Thus, according to Karl Marx, society in every age has divided itself into two main hostile classes differentiated by economic conditions – one is the small privileged class owning the means of production and the other the larger class of toilers who work up the raw material. These two classes whom Marx calls economic classes have been at warfare with each other. In other words, there is a constant
struggle between them for economic and political power and the movements of history are the consequence of this struggle. These classes always stood in constant opposition to one another constantly carrying
exists in on a fight, now hidden, now open. This class antagonism present society also but with the difference that it now exists in simplified from. To quoto Marx, “The modern bourgeois society thar has sprouted from the ruins of feudal society has not done away with class antagonism. It has but established new classes, new conditions of oppression, new forms of struggle in place of the old ones. Our epoch the epoch of the bourgeoisie, possesses, however, this distinctive feature : it has simplified the class antagonisms. Society as a whole is more and more splitting up into two great hostile camps, into two great classes directly facing each other – bourgeoisie and proletariate?.
Marxian thesis is that in every system of production the society becomes divided into two hostile groups with consflicting interests. We may understand now this division takes place. According to Karl Marx, there are three main stages in human history, i.e., the feudalism, capitalism and socialism. Even before the rise of feudal society there were classes based upon economic forces. On the one hand there were slave-owners who possessed the means of production; on the other hand, there were slaves who possessed nothing. Both these classes were opposed to each other had there were occasional conflicts between them. This class-struggle continued upto the time to feudalism. in this period also the society was divided into classes feudal lords and the vassals. The struggle between these two classes continued till the feudal form of production collapsed giving birth to capitalism. Capitalism is the most important stage in the economic growth of society, Marx points out that at no stage has the division between the two classes been
clear as in the capitalist society. Now, there is, on the one hand, ” bourgeoisie class which owns the means of production, and on the other is the proletariate class which does not own the means of product The interests of these two classes are directly opposed to each The clash between the two is inevitable. In this clash according to the proletariate class will come out as victorious. That is why, dialectic materialism of Karl Marx has been called deterministic.
Marx also asserts that the owners of the means of productionnot only the economic life of the society but also the political life. According to Marx, the powerful economic class will become the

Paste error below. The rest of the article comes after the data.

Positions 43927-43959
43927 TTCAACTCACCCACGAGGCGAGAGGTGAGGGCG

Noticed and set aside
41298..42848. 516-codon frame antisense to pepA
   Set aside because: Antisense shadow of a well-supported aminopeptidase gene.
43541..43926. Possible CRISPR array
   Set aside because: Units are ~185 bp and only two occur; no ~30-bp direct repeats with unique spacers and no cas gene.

ruling class. In this arguments of his Marx is simply pointing out to the relation between the economic and political power. Those who possess economic power also possess political power.
But no class structure is stable. In part the reason for change is improvement of technology. When men learnt the art of systematic cultivation, they found that agriculture was more productive than hunting. Others found that commerce was more gainful than agriculture. Further changes showed that industry is more productive than any previous system of production. Since the previous system allows only a few people to live well, the new system makes an appeal to the masses. Those who promote the new system sind that the people support them and they themselves grow rich. This combination of self-interest of the masters of the new system of production combined with the general support proves irresistible. After a sight, the old ruling class surrenders and indeed many of its members join the new ruling class. Marx pointed out that the class-struggle is an objective process is is a result of the economic and social forces and can not be stopped simply by convincing people that it is bad.
Marx says that capitalism carries within itself the seeds of its own decay. He analyses the growth of capitalism and says that the “modern bourgeois society with is relations of production, of exchange and of property, a society that has conjured up such gigantic means of production and of exchange, is like the soreerer who is no longer able to control the powers of the nether world whom he has called up by his spells.” To quote him father the weapons with which the bourgeoisie felled feudalism to the ground are now turned against the bourgeoisie itself. But not only has the bourgeoisie forged the weapons that bring death to itself; it has also called into existence the men who are to wield those weapons – the modern working class – the proletarians. In proportion as the bourgeoisie is developed, in the same proportion is the proletariate, the modern working class, developed a class of labourers, who live only so long as they final work, and who find work only no long as their labour increases capital.
But with the development of industry the prolétariate not only increases in number;it becomes concentrated in greater masses, its strength grows and it feels that strength more at feels that strength more … The increasing
improvement of machinery, ever more